Talking it over could be the best alternative. Referencing the previous example, discuss with your family how you feel about not being chosen for the position. Ask a good friend or relative to be candid but not judgmental. Try not to be over emotional or vindictive regarding the information s/he communicates to you. Remember, this is basically to help you—not a personal criticism of you. Be prepared for what is said.
The comments you receive from your family or friend may prompt you into wanting to speak to the hiring manager. If you can instigate such a meeting; that would be great. If you are on good terms with your present supervisor perhaps something can be arranged. Please remember to use the upmost tact and diplomacy when addressing someone who has the authority of making your job miserable or enjoyable. If you are told that you are indispensable, consider it a compliment and discuss ways where this can benefit both the company and you.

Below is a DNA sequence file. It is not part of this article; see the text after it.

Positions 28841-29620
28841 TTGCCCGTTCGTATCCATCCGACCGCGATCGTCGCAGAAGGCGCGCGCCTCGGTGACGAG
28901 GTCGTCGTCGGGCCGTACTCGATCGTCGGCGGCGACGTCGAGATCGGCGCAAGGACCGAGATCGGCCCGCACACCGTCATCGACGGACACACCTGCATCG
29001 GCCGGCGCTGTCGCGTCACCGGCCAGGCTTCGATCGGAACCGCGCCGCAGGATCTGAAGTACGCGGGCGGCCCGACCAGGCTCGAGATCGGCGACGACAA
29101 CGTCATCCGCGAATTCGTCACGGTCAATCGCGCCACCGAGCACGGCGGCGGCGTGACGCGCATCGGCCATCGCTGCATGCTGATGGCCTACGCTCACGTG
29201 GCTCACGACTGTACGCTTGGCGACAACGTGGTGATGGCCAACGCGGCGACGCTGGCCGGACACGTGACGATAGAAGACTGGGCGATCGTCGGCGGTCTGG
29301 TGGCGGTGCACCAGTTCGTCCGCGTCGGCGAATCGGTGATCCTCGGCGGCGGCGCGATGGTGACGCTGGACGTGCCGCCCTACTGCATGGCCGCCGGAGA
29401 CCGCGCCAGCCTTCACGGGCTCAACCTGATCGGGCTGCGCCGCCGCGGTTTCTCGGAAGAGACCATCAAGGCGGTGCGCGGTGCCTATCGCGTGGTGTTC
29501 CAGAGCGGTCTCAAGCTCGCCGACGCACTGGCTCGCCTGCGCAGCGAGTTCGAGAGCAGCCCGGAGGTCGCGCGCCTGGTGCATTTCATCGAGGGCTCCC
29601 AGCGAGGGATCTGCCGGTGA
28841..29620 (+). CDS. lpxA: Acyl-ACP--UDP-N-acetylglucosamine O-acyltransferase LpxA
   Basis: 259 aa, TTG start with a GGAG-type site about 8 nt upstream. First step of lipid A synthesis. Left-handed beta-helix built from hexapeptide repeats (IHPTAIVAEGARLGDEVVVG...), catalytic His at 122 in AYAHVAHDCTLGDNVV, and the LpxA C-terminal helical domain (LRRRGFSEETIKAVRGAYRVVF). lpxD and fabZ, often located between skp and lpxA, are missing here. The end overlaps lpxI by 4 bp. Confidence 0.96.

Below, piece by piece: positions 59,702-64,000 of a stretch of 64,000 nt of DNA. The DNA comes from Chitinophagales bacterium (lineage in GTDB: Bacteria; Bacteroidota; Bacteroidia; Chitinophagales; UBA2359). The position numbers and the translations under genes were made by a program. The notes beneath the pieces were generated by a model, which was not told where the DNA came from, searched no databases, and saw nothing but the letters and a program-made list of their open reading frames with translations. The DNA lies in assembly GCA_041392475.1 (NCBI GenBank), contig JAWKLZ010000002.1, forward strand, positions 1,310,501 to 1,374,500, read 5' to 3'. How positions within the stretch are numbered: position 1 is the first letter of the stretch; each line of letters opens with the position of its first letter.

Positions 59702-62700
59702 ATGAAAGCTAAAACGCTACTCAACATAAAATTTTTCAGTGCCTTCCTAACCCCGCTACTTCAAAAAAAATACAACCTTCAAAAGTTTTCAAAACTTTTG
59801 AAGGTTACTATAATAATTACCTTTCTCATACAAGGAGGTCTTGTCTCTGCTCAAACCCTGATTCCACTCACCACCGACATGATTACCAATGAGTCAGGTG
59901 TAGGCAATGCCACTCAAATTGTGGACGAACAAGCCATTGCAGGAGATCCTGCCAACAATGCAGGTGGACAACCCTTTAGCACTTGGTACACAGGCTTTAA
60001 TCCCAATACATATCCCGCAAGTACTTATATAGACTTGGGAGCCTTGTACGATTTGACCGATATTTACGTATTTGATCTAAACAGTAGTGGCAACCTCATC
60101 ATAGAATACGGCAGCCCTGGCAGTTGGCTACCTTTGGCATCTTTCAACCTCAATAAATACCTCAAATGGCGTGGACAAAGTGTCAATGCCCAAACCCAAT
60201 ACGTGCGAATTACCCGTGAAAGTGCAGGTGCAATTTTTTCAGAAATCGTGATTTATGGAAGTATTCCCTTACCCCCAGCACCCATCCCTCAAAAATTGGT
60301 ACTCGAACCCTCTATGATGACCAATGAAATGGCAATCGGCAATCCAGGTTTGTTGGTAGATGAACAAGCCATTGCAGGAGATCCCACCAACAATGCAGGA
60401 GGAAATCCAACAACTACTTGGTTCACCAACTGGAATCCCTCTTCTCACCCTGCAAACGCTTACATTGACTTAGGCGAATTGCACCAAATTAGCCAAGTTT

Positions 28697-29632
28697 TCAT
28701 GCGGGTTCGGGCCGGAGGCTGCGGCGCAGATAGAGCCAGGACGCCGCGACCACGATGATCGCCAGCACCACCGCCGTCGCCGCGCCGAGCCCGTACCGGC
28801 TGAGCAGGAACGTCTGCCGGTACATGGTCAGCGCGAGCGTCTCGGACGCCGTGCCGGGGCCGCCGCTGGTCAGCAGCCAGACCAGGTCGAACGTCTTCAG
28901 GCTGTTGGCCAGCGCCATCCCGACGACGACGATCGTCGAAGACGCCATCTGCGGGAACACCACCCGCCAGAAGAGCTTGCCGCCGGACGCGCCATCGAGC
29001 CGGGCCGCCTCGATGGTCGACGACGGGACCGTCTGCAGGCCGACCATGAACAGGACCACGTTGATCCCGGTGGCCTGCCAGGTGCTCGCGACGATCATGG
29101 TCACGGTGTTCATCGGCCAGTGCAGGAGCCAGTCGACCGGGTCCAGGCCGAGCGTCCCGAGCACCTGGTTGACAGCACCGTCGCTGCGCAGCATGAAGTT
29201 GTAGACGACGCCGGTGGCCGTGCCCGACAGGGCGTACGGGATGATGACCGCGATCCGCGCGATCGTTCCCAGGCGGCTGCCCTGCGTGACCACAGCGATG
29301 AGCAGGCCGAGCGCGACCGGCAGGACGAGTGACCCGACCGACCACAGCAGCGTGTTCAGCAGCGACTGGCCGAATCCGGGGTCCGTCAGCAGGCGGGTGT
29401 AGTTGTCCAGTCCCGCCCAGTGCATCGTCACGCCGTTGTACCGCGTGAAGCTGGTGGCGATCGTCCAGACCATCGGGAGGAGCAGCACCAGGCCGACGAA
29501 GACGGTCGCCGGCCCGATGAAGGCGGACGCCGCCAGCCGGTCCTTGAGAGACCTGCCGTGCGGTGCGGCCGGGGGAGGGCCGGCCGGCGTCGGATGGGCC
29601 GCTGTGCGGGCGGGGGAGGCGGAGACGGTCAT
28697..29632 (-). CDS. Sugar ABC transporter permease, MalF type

Discovering that disparaging remarks have been said regarding you can be disturbing. It can also be a way for you to correct any negative aspects in your personality. Seeking advice from this person is the first step on the road to better employee relationships.
If you and the position were not the perfect fit—inquire if there are courses available or additional training that could put you in a better position when another opening materializes. This also shows you are mature enough to accept not being selected and wish to improve your chances in the future.
If management wants to integrate a new prospective into the company, then this doesn’t mean that you were not qualified. It could mean however, that you might want to consider changing companies.